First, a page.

The War We Don't Know

While Russia and America see the conflict in abstract terms about spheres of influence and protecting allies, for Ossetians, who still recall the centuries of massacres Georgians committed against them, it is highly personal. They will still recall the Georgian massacres in the early 1920s, when Georgia was briefly independent, which exterminated up to 8 percent of the Ossetian population. Full Story »

Posted by Kaizar Campwala
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Randy Morrow
3.9
by Randy Morrow - Oct. 1, 2008

Very informative article on issues of the Georgian conflict that are not being covered in Western main stream media.

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Kaizar Campwala
3.9
by Kaizar Campwala - Dec. 29, 2008

Coming from the Nation, there is an expected bias against current US Foreign Policy. However, Ames' point about the Ossetians is valid. Whether his profile of Saahashvili is accurate is another matter. From what I've read, comparing him to Milosevic may not be fair.

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Fred Gatlin
4.0
by Fred Gatlin - Oct. 1, 2008

The more we learn about the history, the more it is gray than white and black.

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Chris Finnie
5.0
by Chris Finnie - Oct. 1, 2008

Interestingly enough, I said the same thing about the way the war was being portrayed just a day or so ago when reviewing another article. This gives a lot more depth to a more complex topic than most media are reporting on.

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Patricia Blochowiak
4.6
by Patricia Blochowiak - Oct. 1, 2008

Newsworthy. Still, it lacks the significant information that Karl Rove visited Georgia only a few weeks ago.

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James Canning
4.9
by James Canning - Oct. 1, 2008

This excellent story brings out background facts that most Americans following the events in Georgia ought to know. The historical background is often something many readers of US newspapers have to do without. I recommend Anatol Lieven's article in the Financial Times for Aug. 14th, "The west shares the blame for Georgia". John McCain wanted Georgia as a member of NATO even though he ought to have been aware of serious ethnic problems that repeatedly threaten civil war and foreign intervention. McCain's gross lack of judgment (and the lack of judgment of his main foreign policy adviser, Rany Scheunemann) is one of the themes of this excellent piece.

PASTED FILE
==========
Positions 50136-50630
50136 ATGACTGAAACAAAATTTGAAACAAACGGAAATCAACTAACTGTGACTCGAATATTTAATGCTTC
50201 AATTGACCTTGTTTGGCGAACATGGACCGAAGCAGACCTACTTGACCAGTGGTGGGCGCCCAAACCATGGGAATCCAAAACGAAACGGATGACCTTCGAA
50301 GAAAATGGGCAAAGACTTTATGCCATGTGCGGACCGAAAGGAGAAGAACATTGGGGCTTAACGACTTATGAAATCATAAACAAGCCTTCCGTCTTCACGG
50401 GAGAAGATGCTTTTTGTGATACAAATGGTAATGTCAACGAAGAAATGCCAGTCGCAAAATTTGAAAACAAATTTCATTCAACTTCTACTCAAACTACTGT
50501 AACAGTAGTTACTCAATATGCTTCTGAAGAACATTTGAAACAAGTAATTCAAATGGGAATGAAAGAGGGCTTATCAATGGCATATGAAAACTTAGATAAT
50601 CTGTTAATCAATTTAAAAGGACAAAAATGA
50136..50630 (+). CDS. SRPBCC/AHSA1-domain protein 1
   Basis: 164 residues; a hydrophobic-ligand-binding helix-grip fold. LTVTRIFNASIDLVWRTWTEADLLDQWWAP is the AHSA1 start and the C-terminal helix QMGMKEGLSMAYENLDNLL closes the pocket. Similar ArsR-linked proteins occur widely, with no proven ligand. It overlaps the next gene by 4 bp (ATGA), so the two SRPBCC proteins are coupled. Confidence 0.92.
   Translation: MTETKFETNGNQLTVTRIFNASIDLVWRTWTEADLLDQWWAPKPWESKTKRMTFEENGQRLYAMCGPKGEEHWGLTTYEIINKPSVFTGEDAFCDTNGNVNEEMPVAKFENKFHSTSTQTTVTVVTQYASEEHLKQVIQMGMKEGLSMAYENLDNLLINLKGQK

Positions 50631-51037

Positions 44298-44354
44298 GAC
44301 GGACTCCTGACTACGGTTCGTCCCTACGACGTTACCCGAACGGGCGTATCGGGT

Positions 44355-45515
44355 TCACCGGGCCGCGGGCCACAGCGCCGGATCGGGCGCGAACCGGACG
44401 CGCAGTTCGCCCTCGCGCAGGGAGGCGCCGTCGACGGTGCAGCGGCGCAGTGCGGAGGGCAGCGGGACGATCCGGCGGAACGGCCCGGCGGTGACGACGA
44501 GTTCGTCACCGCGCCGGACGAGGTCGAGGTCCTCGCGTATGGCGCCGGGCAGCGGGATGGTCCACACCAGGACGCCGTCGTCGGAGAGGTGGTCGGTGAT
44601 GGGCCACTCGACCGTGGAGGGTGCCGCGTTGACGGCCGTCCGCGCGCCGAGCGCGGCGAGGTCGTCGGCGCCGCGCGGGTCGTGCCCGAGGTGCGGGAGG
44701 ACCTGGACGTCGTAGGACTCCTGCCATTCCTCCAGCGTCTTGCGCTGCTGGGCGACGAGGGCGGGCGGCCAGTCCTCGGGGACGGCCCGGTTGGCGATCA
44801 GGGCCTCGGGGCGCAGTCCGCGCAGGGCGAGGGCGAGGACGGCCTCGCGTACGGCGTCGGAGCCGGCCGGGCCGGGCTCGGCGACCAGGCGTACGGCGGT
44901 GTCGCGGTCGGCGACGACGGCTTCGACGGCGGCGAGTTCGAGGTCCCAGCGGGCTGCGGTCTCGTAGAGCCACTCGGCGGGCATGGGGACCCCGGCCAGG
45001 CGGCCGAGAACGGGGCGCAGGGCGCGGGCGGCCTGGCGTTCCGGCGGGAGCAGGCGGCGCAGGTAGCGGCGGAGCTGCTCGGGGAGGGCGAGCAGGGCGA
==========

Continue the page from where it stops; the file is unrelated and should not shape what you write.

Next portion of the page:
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Dwight Rousu
4.8
by Dwight Rousu - Oct. 1, 2008

The article has the potential to restore some perspective and balance in viewing the ruckus in the Caucasus. The degree of totalitarian fascism in the Georgia government is not reflected in US big corporate media. Bush/cheney try to confuse people into thinking that capitalism and democracy are the same thing, into forgetting that Mussolini and Hitler were the pinnacles of capitalism, and the antithesis of democracy. Therefore if Georgia is capitalist, bush/cheney want one to assume it is democratic and humanistic. The Saakashvili military attacks against the civilians of Ossetia seem more like genocide than an incidental event that can be ignored by the press.

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Tom Maertens
4.9
by Tom Maertens - Oct. 1, 2008

You don't always expect high-quality journalism from a writer at an obscure alternative publication in Moscow, like the eXile, but Ames -- and before him, Matt Taibbi -- used that publication as a platform to move on in the world of journalism. This story reflects a deeper understanding of the checkered history between Russia, Georgia and Ossetia than the knee-jerk belligerence of McCain and the Neocons. Most Americans probably couldn't locate Tbilisi on the map, and likely think the Georgian capital is really Atlanta. But that won't stop the Neocons from pushing their aggressive agenda, in Russia and elsewhere.

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